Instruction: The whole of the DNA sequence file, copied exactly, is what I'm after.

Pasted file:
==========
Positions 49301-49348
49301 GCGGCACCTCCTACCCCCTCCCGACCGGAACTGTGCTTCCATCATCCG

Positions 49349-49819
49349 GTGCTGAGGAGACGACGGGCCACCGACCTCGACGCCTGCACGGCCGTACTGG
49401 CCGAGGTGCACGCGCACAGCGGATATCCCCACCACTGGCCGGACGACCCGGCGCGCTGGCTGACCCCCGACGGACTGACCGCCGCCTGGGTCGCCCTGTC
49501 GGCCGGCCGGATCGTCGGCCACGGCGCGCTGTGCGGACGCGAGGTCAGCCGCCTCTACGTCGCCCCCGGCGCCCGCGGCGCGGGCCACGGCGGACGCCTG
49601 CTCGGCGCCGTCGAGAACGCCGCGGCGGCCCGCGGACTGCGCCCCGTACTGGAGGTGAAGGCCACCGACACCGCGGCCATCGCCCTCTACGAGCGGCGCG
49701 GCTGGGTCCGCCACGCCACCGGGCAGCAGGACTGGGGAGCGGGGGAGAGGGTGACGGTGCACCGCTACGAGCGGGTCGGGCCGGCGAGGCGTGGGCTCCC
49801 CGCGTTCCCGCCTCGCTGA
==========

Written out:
Positions 49301-49348
49301 GCGGCACCTCCTACCCCCTCCCGACCGGAACTGTGCTTCCATCATCCG

Positions 49349-49819
49349 GTGCTGAGGAGACGACGGGCCACCGACCTCGACGCCTGCACGGCCGTACTGG
49401 CCGAGGTGCACGCGCACAGCGGATATCCCCACCACTGGCCGGACGACCCGGCGCGCTGGCTGACCCCCGACGGACTGACCGCCGCCTGGGTCGCCCTGTC
49501 GGCCGGCCGGATCGTCGGCCACGGCGCGCTGTGCGGACGCGAGGTCAGCCGCCTCTACGTCGCCCCCGGCGCCCGCGGCGCGGGCCACGGCGGACGCCTG
49601 CTCGGCGCCGTCGAGAACGCCGCGGCGGCCCGCGGACTGCGCCCCGTACTGGAGGTGAAGGCCACCGACACCGCGGCCATCGCCCTCTACGAGCGGCGCG
49701 GCTGGGTCCGCCACGCCACCGGGCAGCAGGACTGGGGAGCGGGGGAGAGGGTGACGGTGCACCGCTACGAGCGGGTCGGGCCGGCGAGGCGTGGGCTCCC
49801 CGCGTTCCCGCCTCGCTGA